What next? Lawmakers look to undo the supercommittee back-up plan
But McCain and Graham have been working on legislation that would undo the automatic defense reductions and instead impose a 5 percent across-the-board reduction in government spending combined with a 10 percent cut in pay for members of Congress.
The Senate resumes work next week on a massive defense bill, a possible candidate for any effort to rework or undo the cuts.
"It's a near certainty they will try to get out from under it," Robert Bixby, executive director of the Concord Coalition, a nonpartisan group advocating fiscal discipline, said of the automatic cuts. "It's equally certain they will damage their credibility if they do so."
The next year-plus plays out in a politically charged atmosphere, with Obama's Republican presidential rivals Mitt Romney and Rick Perry already criticizing the commander in chief for the proposed cuts in defense.
Senate Minority Leader Mitch McConnell, R-Ky., said it was imperative for Obama "to ensure that the defense cuts he insisted upon do not undermine national security" as Panetta has warned.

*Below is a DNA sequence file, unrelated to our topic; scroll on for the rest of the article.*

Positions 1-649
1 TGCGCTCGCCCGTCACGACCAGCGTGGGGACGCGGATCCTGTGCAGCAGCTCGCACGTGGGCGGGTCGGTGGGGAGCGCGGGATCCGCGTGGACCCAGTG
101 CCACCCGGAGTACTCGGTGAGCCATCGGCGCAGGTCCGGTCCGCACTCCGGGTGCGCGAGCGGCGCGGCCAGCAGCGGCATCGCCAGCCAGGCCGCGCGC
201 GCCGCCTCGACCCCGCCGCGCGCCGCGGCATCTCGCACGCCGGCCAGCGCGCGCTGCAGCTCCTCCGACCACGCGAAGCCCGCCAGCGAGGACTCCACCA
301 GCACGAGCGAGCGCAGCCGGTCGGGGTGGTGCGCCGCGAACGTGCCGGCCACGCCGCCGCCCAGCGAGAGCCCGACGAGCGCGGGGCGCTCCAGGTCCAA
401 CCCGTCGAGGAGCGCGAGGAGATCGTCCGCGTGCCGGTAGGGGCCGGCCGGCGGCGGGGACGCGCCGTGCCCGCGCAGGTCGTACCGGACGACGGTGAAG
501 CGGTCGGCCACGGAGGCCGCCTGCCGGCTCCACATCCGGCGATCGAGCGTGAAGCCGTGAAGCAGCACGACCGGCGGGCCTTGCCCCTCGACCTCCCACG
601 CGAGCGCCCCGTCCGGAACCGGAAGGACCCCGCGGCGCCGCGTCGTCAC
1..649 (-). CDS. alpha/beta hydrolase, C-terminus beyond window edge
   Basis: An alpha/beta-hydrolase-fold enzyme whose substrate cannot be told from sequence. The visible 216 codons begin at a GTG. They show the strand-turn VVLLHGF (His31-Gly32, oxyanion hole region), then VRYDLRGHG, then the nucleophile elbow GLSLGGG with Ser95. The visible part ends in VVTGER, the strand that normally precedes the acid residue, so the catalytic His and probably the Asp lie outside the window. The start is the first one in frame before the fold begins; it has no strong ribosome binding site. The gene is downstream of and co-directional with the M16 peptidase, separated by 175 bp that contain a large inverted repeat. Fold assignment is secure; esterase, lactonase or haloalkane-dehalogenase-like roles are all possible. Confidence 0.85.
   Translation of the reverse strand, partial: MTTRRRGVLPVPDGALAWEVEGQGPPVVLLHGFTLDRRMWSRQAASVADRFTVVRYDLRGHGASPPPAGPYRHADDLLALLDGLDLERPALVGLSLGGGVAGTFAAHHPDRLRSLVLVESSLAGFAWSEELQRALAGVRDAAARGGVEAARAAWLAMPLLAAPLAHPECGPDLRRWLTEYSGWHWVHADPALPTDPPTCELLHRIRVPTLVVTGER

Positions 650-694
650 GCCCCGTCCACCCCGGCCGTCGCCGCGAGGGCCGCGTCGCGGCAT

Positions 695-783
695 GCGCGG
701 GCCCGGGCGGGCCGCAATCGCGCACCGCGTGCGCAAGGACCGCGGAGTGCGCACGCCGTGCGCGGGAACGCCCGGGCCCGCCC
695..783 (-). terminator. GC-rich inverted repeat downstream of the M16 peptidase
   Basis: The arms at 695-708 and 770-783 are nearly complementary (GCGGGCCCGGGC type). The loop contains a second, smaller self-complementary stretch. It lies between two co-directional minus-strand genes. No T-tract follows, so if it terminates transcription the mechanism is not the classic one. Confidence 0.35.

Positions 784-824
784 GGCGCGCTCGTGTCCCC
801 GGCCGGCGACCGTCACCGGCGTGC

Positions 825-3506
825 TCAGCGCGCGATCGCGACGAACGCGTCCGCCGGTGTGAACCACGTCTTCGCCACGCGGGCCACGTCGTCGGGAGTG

Congressional Republicans and Democrats must also decide in the coming weeks whether to extend unemployment benefits for the long-term jobless and leave in place a payroll tax cut enacted last year to prop up the economy.
One other costly question is whether to fix the Medicare payment formula to prevent a nearly 30 percent cut in reimbursements to doctors.
At the end of 2012, Congress must decide whether to extend the 2001 and 2003 tax cuts enacted under President George W. Bush. Democrats want to allow them to expire for wealthy Americans, Republicans want to extend them.
Under the automatic cuts, the Pentagon would face a 10 percent cut in its $550 billion budget in 2013. On the domestic side, education, agriculture and environmental programs would face cuts of around 8 percent.
The law exempts Social Security, Medicaid and many veterans' benefits and low-income programs. It also limits Medicare to a 2 percent reduction.
"It doesn't begin for 13 months," said Jim Kessler, vice president for policy at the centrist-Democratic group Third Way. "Between now and then is an eternity for Congress."
Associated Press writers Andrew Taylor and Alan Fram contributed to this report.
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